Tuesday, October 23, 2007


Lee Fields initially made his name among die-hard funk fans with a series of hard-hitting singles recorded for various small labels during the '70s. Everything about Fields -- his look, his vocals, the grooves on his records -- was so indebted to James Brown that he earned the nickname "Little J.B." Fields never hit it big, but his rough-and-tumble singles went on to become popular collectors' items. After a lengthy hiatus, Fields returned in the '90s as a soul-blues belter playing to female-heavy audiences on the Southern circuit. Thanks to sample-obsessed hip-hoppers and British rare-groove aficionados, interest in obscure vintage funk reached a peak in the late '90s, and Fields was fortunate enough to have remained active when new recordings in the style became a viable proposition. Energized by his return to raw, heavy, James Brown-style funk, Fields emerged as the leading light of the deep funk movement with a series of recordings that often equaled, and sometimes outdid, his early work.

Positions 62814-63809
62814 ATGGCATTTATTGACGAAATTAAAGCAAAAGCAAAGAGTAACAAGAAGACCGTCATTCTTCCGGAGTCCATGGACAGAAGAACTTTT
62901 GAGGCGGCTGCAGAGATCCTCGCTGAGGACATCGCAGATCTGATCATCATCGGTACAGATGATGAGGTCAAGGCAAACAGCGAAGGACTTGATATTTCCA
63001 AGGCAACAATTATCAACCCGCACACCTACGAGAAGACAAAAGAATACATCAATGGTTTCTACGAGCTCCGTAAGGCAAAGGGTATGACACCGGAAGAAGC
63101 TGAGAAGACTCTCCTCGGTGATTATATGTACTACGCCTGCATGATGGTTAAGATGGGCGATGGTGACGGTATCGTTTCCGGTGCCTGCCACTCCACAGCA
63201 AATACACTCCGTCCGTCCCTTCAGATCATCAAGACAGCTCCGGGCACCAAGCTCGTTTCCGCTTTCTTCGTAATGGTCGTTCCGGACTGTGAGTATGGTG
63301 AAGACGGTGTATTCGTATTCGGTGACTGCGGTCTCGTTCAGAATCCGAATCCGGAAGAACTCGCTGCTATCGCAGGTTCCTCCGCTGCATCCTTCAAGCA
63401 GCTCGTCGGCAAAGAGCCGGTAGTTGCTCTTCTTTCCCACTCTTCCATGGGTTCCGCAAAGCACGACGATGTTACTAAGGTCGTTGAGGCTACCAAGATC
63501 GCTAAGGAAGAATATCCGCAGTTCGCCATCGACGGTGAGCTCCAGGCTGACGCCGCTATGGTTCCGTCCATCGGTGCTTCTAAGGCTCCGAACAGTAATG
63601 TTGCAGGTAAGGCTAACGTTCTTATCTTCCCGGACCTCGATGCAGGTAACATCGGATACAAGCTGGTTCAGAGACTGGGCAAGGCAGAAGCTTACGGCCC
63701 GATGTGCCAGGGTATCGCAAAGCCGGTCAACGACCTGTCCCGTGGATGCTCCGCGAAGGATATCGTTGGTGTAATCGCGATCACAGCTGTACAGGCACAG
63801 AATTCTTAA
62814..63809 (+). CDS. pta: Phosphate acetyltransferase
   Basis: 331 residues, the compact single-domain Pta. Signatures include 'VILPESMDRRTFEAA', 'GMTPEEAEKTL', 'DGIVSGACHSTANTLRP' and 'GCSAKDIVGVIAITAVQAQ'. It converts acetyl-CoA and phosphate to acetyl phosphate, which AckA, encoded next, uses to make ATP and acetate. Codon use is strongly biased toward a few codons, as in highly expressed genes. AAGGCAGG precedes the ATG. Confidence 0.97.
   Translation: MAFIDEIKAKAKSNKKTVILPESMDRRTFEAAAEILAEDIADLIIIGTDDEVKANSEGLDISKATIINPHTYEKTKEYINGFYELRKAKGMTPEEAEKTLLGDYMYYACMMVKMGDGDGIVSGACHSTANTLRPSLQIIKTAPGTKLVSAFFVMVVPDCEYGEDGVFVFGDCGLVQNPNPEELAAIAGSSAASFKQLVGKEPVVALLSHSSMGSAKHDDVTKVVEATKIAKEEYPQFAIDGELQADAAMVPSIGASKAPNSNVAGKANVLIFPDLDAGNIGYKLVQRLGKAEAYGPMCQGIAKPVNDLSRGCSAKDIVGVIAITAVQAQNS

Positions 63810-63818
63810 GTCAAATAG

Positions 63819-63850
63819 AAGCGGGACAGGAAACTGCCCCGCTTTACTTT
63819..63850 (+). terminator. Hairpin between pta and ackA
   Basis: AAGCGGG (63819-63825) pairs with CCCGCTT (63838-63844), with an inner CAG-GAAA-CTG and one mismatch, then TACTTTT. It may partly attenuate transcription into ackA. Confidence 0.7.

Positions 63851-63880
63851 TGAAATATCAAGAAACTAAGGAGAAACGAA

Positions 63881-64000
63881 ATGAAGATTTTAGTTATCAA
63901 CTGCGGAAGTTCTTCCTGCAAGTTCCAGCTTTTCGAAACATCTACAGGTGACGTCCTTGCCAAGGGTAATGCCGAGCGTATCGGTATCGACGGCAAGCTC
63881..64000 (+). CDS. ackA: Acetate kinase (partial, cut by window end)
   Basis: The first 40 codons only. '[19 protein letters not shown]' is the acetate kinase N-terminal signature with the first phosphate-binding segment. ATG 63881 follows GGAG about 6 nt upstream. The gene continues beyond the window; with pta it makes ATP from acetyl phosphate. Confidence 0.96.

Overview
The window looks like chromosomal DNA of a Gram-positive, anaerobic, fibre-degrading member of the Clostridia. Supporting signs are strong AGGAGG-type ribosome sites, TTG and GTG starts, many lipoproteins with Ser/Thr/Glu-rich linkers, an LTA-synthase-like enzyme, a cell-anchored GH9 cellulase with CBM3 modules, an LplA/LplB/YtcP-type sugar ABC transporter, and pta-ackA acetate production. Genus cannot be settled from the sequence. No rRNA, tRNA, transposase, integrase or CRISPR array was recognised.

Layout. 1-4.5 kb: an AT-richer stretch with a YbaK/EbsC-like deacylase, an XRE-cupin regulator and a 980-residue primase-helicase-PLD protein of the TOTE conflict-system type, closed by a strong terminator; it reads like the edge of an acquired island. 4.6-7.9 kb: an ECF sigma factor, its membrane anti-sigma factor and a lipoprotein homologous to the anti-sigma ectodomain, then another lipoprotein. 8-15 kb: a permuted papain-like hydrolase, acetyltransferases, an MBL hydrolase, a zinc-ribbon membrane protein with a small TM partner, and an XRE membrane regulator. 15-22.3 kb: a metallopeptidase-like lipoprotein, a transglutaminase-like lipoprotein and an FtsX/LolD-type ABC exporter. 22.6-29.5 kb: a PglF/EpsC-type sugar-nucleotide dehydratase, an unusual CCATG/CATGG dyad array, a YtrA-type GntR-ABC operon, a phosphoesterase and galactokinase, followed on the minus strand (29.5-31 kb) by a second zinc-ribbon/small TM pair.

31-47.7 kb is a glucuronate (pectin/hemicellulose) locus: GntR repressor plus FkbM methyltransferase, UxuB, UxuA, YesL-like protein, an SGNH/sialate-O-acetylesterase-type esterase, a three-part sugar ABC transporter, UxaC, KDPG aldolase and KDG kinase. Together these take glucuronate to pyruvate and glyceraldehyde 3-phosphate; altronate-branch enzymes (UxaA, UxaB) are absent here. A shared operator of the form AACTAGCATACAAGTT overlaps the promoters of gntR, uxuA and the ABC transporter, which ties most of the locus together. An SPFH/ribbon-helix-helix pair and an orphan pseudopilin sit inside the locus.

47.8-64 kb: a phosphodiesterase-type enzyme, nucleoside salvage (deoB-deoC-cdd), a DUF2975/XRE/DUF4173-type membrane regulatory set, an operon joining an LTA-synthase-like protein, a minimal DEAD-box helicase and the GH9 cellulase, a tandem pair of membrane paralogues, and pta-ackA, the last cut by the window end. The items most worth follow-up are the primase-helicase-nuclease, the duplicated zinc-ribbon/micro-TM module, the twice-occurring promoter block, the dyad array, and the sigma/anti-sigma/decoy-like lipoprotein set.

Judging by his performance on his Desco Records debut full-length, "Let's Get a Groove On," Fields' move to the pioneering old-school funk-revival label freed him to do the kind of gritty, authentic funk album he'd been itching to record for quite some time. With the help of the Desco house band, the Soul Providers (who would eventually morph into the powerhouses THE DAP KINGS), this LP features a richly organic set of guitar-and-organ-dominated funk backings. "Let A Man Do What He Wanna Do" represents Fields and his cohorts at their rawest: rubbery bass lines, punchy horns, and a mad groove that doesn't relent.

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